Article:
Once you launch these channels, you start to gather data to validate what is working and what isn’t. Capitalize on what’s working, learn from it, dig deeper into it, and scale it up. Failures are an indispensable part of growth but you need to learn from them to further fuel your growth and build a better understanding of your channels and customers.
This can all be done by a T-shape marketer who should be your first marketing hire. They will pave the way for building the team around them.
Step 2 – The right growth team
Then comes the growth team. Once you know where to invest your time and resources, you should scale up your team. Specialization is key in Adaptive Growth. Bringing on board an expert in a channel you have even initially validated, will 10x your output. Their efficiency in delivering more campaigns, optimizations, analyses, and insights will be the rocket fuel that your 1 person team will crave.
Picking the right hires is fundamental here, a bad hiring choice can set you back for months. Every head of growth dreams of having a team of experts. Finding the right talent, hiring, and onboarding takes time, so this has to be a well-thought-through decision to avoid any waste of time and resources.
Even between the initial validation and hiring someone full time, it is wise to hand over the channel to an expert to verify it further. The fastest way to test this is by hiring an agency of a freelancer. They can support you with tried and tested processes, templates, and frameworks which you can adopt internally once you move the given channel in-house.
This approach will bring more than just a helping hand and an idea of how to go about the channel. It will save time, effort, and give your growth team a higher velocity when it comes to the essential elements of growth – validation, scaling, optimization, and testing.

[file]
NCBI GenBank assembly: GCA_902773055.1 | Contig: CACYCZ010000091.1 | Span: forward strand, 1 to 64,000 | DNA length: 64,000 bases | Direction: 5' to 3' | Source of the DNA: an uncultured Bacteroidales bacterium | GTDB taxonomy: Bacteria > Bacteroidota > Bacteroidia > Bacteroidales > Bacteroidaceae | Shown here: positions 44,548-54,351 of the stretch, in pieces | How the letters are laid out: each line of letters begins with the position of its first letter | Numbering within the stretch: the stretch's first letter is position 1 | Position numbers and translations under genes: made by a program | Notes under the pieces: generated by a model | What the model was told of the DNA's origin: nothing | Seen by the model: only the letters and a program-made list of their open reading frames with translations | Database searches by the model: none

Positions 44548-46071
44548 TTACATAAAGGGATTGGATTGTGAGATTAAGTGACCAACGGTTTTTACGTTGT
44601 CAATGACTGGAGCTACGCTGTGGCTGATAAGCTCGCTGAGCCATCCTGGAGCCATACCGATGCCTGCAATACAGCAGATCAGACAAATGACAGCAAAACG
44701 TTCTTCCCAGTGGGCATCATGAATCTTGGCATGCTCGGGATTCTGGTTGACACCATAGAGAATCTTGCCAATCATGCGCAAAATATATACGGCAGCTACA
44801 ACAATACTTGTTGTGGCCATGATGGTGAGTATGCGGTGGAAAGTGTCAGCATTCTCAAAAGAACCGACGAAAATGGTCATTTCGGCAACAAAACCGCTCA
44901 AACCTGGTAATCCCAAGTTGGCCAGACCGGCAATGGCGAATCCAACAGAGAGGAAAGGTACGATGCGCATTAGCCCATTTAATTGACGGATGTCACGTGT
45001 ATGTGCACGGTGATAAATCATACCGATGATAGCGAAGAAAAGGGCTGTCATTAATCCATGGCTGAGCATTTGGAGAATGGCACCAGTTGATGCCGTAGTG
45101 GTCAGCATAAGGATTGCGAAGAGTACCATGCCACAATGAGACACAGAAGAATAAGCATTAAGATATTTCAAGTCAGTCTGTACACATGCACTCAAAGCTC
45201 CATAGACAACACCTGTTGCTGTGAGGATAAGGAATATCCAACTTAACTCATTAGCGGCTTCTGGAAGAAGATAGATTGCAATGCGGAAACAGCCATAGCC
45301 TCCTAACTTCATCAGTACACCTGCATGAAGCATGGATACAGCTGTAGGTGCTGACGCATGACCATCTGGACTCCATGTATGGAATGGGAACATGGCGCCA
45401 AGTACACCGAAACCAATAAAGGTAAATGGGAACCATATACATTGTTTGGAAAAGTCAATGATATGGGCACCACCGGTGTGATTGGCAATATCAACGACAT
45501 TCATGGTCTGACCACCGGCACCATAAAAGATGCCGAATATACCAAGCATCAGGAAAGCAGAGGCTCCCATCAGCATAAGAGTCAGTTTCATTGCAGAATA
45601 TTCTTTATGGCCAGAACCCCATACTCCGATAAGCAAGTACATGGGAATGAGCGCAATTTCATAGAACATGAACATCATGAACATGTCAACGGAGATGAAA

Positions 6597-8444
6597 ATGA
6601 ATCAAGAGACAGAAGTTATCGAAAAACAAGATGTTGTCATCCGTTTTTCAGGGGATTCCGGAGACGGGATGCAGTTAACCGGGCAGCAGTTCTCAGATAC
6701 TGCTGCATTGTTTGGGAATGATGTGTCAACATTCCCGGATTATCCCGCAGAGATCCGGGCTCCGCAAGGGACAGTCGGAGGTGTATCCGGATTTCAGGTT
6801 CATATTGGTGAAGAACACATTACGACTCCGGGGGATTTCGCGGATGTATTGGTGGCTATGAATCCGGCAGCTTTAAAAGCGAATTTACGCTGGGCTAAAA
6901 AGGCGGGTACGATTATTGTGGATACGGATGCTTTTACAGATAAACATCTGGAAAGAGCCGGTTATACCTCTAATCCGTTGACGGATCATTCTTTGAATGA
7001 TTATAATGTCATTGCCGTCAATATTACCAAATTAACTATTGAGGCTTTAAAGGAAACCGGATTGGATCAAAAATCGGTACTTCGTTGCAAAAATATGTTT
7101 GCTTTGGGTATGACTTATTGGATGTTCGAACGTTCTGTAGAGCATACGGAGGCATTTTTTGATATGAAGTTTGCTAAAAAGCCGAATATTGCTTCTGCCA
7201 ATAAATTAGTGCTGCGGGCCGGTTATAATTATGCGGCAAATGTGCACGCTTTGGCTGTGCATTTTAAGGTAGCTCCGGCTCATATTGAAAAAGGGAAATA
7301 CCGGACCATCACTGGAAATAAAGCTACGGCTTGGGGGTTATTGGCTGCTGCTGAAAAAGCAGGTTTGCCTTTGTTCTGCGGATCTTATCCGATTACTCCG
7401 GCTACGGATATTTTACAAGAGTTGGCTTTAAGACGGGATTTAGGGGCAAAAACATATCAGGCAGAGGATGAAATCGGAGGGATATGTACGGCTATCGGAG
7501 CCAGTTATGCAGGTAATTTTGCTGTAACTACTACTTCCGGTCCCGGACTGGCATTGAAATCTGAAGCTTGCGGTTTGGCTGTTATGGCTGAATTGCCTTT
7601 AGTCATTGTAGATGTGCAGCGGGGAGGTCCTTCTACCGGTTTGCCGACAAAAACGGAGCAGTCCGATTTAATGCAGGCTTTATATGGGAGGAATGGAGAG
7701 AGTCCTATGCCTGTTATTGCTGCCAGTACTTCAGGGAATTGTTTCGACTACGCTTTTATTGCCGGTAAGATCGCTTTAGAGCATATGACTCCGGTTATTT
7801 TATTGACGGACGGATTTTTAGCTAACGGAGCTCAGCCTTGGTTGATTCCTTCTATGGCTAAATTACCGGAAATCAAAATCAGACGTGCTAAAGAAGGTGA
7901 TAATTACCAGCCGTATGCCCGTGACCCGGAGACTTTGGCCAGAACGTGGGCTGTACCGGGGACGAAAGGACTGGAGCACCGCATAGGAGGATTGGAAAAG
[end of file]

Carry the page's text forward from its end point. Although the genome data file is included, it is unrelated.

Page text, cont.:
By using old and inefficient tactics, methods and frameworks you fall behind very fast and will be soon overtaken by competitors, by constantly improving the entirety of the funnel do you progress and become the market leader.
Growth marketing differentiates from regular marketing by working through the full funnel instead of just the top of it. We measure how our results perform from the moment they see the ad all the way to the purchase to have more data points which help us better understand and improve our marketing efforts.
Step 3 – Testing
The third element of the Adaptive Growth puzzle is the testing framework. You have your channels and your team. You’re probably thinking of finding new channels, validating them, and hiring more staff. Good, that’s the right approach.
Parallel to that you should standardize your testing process and ensure its properly polished in your initial channel stack. That way you can build your testing playbook around it and adjust to new channels.
Consistency in data, sprints, understanding of testing, and execution are key. There is no better time to start than when you are small. Once you grow too big then implementing this will take exponentially more time and effort from both you and your team.
This framework should outline the prerequisites for each test are:
- a KPI it focuses on,
- what success looks like,
- how it will be tracked,
- a timeline,
Having this systemized will enable you to organize your testing sprints and improve your testing velocity while maintaining the good practices in check and clean data.
The brilliance of this model is that it has been tried and tested across companies from different industries, like B2B, eCommerce, mobile apps, SaaS, or marketplaces. Moreover, companies of different sizes ranging from startups, through scaleups, SMEs to Fortune500 companies that we’ve worked with.